“On top of all that, at last I have been able to meet a man who have decided to spend his life with us, I had problems with men accepting my kid, but this time it seems different and I hope all goes well. We are working together and teach same area, and we will be getting married this month on the 29th, 2010.”

Rants, Ranting, Flame Wars, and the Like

Most of us like to rant now and then.  Usually we do this in the quiet of a bar, with the assumption that as long as we never run for political office, the rants stay in the bar.  But with the invention of the world wide web, there are new parameters to the dissemination of rants.  Witness what has happened here on www.ethnography.com during the last week where Mark Dawson shot his virtual mouth off with the rant right below this posting.  Witness too the responses over at zeroanthropology.net.  Two guys in virtual bars a continent apart rip into each other, calling each other “moron” and “bigoted” across cyber space, while the rest of us vicariously and anonymously enjoy the fireworks.  The good news for www.ethnography.com is that the two rants by Mark Dawson during the last month or so have sent the hit rate, the thing that counts in cyber-space, through the roof.  His first successful rant was an April Fool’s joke about the dissolution of the AAA, and in May there is the “butterfly” rant.  It seems that some people like rants much more than ethnographic commentary; I guess that it gives us déjà vu to when we were eight years old.  In contrast, Mark has done some enchanting writing about the ethnography of clowns, and some girl’s picture on his bedroom dresser which have attracted less than 100 hits even after 3 years.  All people seem to care about are his rants—which can go into four digits within a few days of posting.

Rants by definition are rooted in opinion and emotion.  They are not logical or analytical.  Good rants make us look at the ridiculousness of life.  As Max Forte has implicitly pointed out, Mark Twain was a great ranter.  On the other hand, bad rants make us roll our eyes and mumble “there he goes again.”  Mark did this for me last week with his first rant about Anthropologists for Justice and Peace.  The rant was emotional and made a big deal about other people who were making a big deal over not much.  In other words, there was ranting about others’ ranting.  Big deal.  This type of rant is common on talk radio.  If you want to hear more such ranting from the right, I recommend Sean Hannity, Rush Limbaugh, and Glenn Beck.  On the left you can go to a Michael Moore movie.  Depending on your political views, you will find them funny or not (for the record I typically put on rock and roll when Hannity intrudes into my evening commute).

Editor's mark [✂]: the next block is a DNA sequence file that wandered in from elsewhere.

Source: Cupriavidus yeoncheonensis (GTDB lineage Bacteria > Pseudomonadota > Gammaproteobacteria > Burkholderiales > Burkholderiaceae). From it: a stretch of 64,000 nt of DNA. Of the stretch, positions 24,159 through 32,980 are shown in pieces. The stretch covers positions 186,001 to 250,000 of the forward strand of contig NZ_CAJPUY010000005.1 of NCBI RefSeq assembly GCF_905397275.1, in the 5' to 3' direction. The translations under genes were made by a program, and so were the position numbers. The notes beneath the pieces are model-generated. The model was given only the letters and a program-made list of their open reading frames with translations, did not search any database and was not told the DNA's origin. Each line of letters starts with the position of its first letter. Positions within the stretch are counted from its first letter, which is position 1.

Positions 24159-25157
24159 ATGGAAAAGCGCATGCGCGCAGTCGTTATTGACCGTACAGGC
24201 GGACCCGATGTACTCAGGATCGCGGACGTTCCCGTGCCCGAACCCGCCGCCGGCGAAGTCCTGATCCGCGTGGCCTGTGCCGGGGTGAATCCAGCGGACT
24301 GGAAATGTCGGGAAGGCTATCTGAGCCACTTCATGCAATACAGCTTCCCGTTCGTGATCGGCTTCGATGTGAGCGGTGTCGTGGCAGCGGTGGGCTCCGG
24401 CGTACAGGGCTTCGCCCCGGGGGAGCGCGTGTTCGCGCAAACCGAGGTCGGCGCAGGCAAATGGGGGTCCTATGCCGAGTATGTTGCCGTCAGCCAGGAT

But to Mark Dawson’s credit, he caught himself in a boring rant, and posted a mea culpa about butterflies and the Anthropologists for Justice and Peace.  This riposte in my view was a really good rant, and had me laughing.  I laughed at the rant because the rant made more general fun of cultural anthropology’s tendency to put their own political views at the center of their discipline.  Max Forte has in turn responded with an astute and thoughtful paragraph about the contagion of laughter, and what it might (or might not) mean about the one person in the room who is not laughing.  If you want to read it, scroll down into the comments section of Forte’s blog—it is thoughtful.

Anyway, to stick to Mark’s version of ranting, I have seen the political self-absorption described in Mark’s rant in any number of disciplines in the academic world, and agree that is a great thing to make fun of.  Much such ranting is on the left, but over in the Business and Engineering schools, there are plenty of people doing it on the right.  Perhaps I like hearing cultural anthropology made fun because the condition is worse there, but I doubt that it is any worse than Physics, Business, English, Biology, Sociology, or anywhere else.  Maybe I enjoy seeing cultural anthropology made fun of is more likely for more selfish reason, i.e. because my own application for graduate study was rejected in 1987-1988.  Whatever. Like I mentioned earlier, rants are not about analysis, and certainly not about self-analysis.  But, speaking of Mark’s butterfly posting, judging from the hits we’ve taken to the site since the revised version was posted last Wednesday, lots of people are laughing with us, since they have been linking it to their Facebook accounts to share with their friends and family.  In the blogosphere this is a definition of success, so whoop-ti-do, and good for Mark.